Infection with Neisseria gonorrhoeae, the bacteria that causes gonorrhoea, is a major global public health problem with an estimated 87 million people infected with gonorrhoea per year. Gonorrhoea is an STI that can cause a wide variety of disease, ranging from asymptomatic infection to urogenital disease and rarely, disseminated infection. If not diagnosed and treated early, gonorrhoea can lead to severe consequences, including ectopic pregnancy and infertility, blinding eye infection of newborns and disseminated disease. Infection also promotes transmission of HIV. The incidence of gonorrhoea continues to rise inexorably, both in Australia and internationally, indicating a failure of currently available control measures, with gonorrhoea disproportionately affecting vulnerable populations, including people living with HIV, men who have sex with men, sex workers and the Aboriginal and Torres Strait Islander population.

      One of the characteristic features of N. gonorrhoeae is its ability to develop resistance to every antimicrobial agent used in treatment regimens, including current first-line drugs. The emergence and spread of drug-resistant gonorrhoea, has been deemed a critical threat to public health by the World Health Organization (WHO) and the United States Centers for Disease Control and Prevention (CDC). N. gonorrhoeae has therefore been classified as a high priority pathogen on the WHO Global Priority List of Antibiotic-Resistant Bacteria to guide research, discovery and development of new antibiotics. Gonorrhoea treatment failure due to an extensively-drug-resistant (XDR) N. gonorrhoeae strain (resistant to both current first-line antimicrobials, ceftriaxone and azithromycin) was first reported in the UK in 2016, and has subsequently been reported in Australia, demonstrating the growing local and global threat of untreatable gonorrhoea.

      The aim of the Cure-NG project is to develop a gonorrhoea CHIM of the throat, otherwise known as the oropharynx. This would be the first oropharyngeal gonorrhoea CHIM performed in humans. An oropharyngeal gonorrhoea CHIM would be of great value for testing of new drugs, as infection of the oropharynx is the most difficult site to cure. An oropharyngeal gonorrhoea CHIM is also important for vaccine development as modelling studies suggest that a gonorrhoea vaccine would have limited impact on gonorrhoea prevalence unless it is effective at the oropharynx. As oropharyngeal gonorrhoea is usually readily treatable and results in no symptoms or long-term health effects if treated early, an oropharyngeal gonorrhoea CHIM performed according to rigorous ethical standards may offer an opportunity for research that improves the future of gonorrhoea treatment and prevention with minimal risks to study participants.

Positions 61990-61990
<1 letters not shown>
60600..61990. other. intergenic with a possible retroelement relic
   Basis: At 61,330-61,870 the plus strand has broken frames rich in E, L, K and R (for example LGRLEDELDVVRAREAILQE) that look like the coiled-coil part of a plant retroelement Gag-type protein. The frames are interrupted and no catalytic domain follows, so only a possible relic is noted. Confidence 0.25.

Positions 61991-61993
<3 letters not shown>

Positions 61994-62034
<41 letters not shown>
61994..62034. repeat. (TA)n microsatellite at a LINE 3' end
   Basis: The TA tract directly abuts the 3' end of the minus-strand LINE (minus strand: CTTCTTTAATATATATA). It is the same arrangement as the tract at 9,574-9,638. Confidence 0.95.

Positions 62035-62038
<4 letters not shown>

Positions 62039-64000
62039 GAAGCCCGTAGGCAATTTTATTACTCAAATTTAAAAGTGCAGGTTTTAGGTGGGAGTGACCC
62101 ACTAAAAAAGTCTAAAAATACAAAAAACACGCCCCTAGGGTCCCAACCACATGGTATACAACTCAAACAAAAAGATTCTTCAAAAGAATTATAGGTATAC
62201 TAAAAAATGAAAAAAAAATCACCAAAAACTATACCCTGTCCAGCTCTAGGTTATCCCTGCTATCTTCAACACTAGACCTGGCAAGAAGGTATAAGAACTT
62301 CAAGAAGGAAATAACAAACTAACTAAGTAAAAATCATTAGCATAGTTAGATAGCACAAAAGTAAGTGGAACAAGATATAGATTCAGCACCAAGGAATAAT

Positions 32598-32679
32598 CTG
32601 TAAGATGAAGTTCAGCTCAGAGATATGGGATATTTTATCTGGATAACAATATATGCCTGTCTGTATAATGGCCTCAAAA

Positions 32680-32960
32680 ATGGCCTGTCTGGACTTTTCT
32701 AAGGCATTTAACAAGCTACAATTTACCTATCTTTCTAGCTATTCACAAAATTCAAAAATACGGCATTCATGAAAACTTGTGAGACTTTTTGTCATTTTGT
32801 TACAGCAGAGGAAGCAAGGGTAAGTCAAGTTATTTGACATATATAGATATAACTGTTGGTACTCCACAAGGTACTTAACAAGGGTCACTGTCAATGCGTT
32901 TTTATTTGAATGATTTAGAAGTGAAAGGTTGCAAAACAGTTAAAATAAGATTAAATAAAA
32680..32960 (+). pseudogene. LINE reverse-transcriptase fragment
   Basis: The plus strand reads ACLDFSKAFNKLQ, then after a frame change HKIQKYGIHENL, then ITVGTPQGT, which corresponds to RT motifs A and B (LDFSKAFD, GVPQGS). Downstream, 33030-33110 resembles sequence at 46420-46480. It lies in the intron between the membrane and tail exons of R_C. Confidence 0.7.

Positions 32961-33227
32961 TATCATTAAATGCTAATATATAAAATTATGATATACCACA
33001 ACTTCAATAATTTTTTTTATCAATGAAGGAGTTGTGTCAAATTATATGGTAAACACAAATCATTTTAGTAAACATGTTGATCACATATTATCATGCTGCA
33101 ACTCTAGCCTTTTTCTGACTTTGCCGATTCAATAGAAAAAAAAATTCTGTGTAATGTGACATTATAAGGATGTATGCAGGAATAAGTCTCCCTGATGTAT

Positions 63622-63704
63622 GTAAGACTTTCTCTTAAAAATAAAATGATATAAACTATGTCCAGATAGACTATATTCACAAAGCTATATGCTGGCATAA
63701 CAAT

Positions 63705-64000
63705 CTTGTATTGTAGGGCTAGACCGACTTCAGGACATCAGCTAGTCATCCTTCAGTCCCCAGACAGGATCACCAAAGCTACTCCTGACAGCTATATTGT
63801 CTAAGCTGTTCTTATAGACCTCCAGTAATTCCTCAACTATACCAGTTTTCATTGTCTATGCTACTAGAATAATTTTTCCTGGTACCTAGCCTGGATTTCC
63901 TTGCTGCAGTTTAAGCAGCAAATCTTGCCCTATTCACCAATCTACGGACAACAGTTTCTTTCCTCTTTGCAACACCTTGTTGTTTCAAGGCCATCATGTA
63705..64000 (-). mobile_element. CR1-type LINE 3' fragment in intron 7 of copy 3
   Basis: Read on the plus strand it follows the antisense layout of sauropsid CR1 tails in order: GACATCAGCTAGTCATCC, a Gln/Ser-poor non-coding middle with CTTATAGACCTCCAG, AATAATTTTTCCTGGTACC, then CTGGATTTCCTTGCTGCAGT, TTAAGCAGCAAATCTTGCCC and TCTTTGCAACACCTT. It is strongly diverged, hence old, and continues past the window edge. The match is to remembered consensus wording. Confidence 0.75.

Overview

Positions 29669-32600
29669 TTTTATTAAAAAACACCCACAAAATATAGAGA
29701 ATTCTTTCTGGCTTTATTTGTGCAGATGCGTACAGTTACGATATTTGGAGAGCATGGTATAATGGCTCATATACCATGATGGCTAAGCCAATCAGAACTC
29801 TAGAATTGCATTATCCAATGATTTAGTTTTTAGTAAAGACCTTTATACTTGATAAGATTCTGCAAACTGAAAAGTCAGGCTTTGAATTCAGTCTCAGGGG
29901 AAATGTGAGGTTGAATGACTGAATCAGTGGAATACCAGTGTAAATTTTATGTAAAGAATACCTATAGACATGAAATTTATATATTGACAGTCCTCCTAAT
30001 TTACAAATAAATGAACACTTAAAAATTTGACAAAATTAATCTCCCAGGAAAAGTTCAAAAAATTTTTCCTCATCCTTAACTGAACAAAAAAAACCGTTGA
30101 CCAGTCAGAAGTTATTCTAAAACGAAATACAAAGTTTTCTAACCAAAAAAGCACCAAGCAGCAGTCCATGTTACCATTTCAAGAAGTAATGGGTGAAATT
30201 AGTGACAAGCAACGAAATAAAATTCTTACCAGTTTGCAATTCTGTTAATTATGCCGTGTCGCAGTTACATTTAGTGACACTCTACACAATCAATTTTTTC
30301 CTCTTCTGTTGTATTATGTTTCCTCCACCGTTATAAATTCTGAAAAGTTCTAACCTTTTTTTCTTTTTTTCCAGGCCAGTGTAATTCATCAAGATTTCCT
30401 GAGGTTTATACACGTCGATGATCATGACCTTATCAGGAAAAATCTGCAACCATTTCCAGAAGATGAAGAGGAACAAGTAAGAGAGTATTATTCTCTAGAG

• Professor James McCarthy, Doherty Institute
      • Professor Deborah Williamson, Doherty Institute
      • Professor Jane Hocking, University of Melbourne
      • Professor Sharon Lewin, Doherty Institute
      • Professor Louise Keogh, University of Melbourne
      • Professor Lynn Gillam, University of Melbourne
      • Professor Andrew Steer, Murdoch Children’s Research Institute
      • Professor Christopher Fairley, Monash University
      • Professor Eric Chow, Monash University
      • Professor Marcus Chen, Monash University
      • Professor Kate Seib, Griffith University
      • Dr Euzebiusz Jamrozik, Doherty Institute
      • Dr Joshua Osowicki, Murdoch Children’s Research Institute
      • Dr Eloise Williams, Doherty Institute
      • Dr Georgina Pollock, Doherty Institute
      • Dr Shivani Pasricha, Doherty Institute
      • Dr Soo Jen Low, Doherty Institute
      • Professor Magnus Unemo, Orebro Universtiy
      • Professor Joseph Alex Duncan, UNC School of Medicine



      Medical Research Future Fund Clinician Researchers Applied Research in Health Grant (MRFAR000354).


      Research Publications

      Williams E, Seib KL, Fairley CK, Pollock GL, Hocking JS, McCarthy JS, Williamson DA. Neisseria gonorrhoeae vaccines: a contemporary overview. Clin Microbiol Rev. 2024 Mar 14; 37(1):e0009423. Doi 10.1128/cmr.00094-23

    Research Groups
    • Williamson group

      The Williamson research group focuses on the development and evaluation of new diagnostic tests, and the translation of genomic technologies to infectious diseases. Their research has directly influenced the way microbiology is applied to clinical practice and public health, including responses to antimicrobial resistance, sexually-transmitted pathogens and COVID-19. 

      Lab Team

      Williamson group

Full University of Melbourne profile